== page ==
Yee Cites His Controversial Views On The Age Of Consent For Sex As Reason For Cancellation

Singapore’s infamous blogger/YouTuber/Lee Kuan Yew critic Amos Yee was originally scheduled to give a public talk at Harvard — yes that Harvard — on Monday (13 Nov) but it was cancelled just days before, over the weekend.

Needless to say, he wasn’t too happy about it.

He’s even made a video on YouTube expressing his disappointment and explaining why — but we here at MustShareNews have watched it so you don’t have to.

So read on to find out exactly what happened.

Invited to talk at Harvard

On Thursday (9 Nov), Yee posted a video stating that he was invited by the Harvard College Open Campus Initiative (HCOCI) to give a talk on campus.

According to Yee’s video on the invitation, “some people at Harvard” were “so impressed by his work of bashing the Singapore government and humping the Quran and [subsequently] getting arrested for it” — they even booked a hotel room and plane ticket just for him.

The event, which was named “Jailed For Dissent: An Open Discussion With Amos Yee”, was originally scheduled at 6pm EST on Monday (13 Nov).

The description of it – according to the event page – was as follows:

We are excited to announce that HCOCI will be hosting Amos Yee this coming Monday at 6 PM in Science Centre Hall E.

Yee first came to international attention in 2015 when he was sentenced to jail in Singapore after releasing videos that were critical of the country’s late prime minister, Lee Kuan Yew. Only 19 years old, he self-identifies as an anarcho-communist.

In September of this year, Yee was granted political asylum in the United States. We look forward to a brief discussion of Yee’s background and story, followed by an open conversation with students.

Yee had planned for the event to be more an engagement session, with 80-90% of it being Q&A instead him simply giving a speech for 90 minutes.

He even challenged “haters” to try and cancel the event, citing the HCOCI’s unwavering stand on free speech:

If any hater or brainwashed Singaporean wants to try to cancel the event by spamming angry messages and comments, good luck. Because the Harvard College Open Campus Initiative seems pretty pro-free speech.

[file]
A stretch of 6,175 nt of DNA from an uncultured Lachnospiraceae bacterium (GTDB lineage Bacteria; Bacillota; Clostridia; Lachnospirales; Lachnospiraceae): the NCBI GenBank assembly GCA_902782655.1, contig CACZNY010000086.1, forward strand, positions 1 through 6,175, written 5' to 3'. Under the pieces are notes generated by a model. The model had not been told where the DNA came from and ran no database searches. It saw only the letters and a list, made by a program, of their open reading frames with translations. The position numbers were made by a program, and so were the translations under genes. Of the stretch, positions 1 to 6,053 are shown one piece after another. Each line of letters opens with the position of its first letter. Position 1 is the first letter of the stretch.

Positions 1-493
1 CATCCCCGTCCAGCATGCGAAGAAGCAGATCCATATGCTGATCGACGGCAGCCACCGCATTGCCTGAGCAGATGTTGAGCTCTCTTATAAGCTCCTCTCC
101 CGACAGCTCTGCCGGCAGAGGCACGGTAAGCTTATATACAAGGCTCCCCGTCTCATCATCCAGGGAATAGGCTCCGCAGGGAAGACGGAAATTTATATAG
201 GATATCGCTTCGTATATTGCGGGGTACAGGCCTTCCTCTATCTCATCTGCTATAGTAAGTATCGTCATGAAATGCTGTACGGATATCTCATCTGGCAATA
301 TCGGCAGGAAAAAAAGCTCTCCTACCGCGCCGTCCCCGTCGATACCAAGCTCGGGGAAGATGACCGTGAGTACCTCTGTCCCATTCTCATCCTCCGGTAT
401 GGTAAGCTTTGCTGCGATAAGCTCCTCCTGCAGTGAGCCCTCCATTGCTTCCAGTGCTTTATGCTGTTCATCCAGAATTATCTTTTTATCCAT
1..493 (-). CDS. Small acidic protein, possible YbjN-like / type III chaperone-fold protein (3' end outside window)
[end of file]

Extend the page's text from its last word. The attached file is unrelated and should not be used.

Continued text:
Heh, funny he mentioned that actually..

His talk is cancelled just days later

Well that didn’t take long, did it?

Other than the following tweet, no official reason was given for the cancellation of Yee’s talk.

The original events page on Facebook had also been removed.


So what happened? Didn’t Harvard already book a hotel and spend $600 on air tickets for the former child actor?

Too controversial for Harvard?

However, on Yee’s video, he speculated that the reason his talk got cancelled was due to one of his controversial view points.

In that he feels the law for age of consent for sex should be removed — whereby if a person under 18 consents to making love with an adult, the latter should be allowed to do it without any consequences.

He say one, not us.


Whether or not you agree with him is entirely up to you — but also not the point of this article.

According to Yee, however, many misunderstand it as him promoting rape and abuse on children instead. This led to him questioning if the cancellation was a result of Harvard thinking he was a violent person.

Which – in his own words – was “absolute bullsh*t” because of 2 reasons:

  • He doesn’t advocate violence on anyone
  • Goes against Harvard’s spirit of free speech

Once again, he say one. Not us.

He also revealed that he was banned from MythCon, an annual Mythopoeic Conference of the Mythopoeic Society just last month after initially receiving an invitation for the exact same reason.

So who are the HCOCI anyway?

Turns out, Yee’s event wasn’t even an official Harvard talk and the HCOCI aren’t officials from Harvard themselves.

Their Facebook page reveals that they’re merely an unofficial student-run organisation which advocates free and open expression.


Perhaps Harvard simply caught wind off Yee’s interesting history with Singapore and decided not to go through with having him as a speaker on campus.

Was cancelling his talk the right thing to do?

We believe in free speech too, so you decide.

Featured image from YouTube.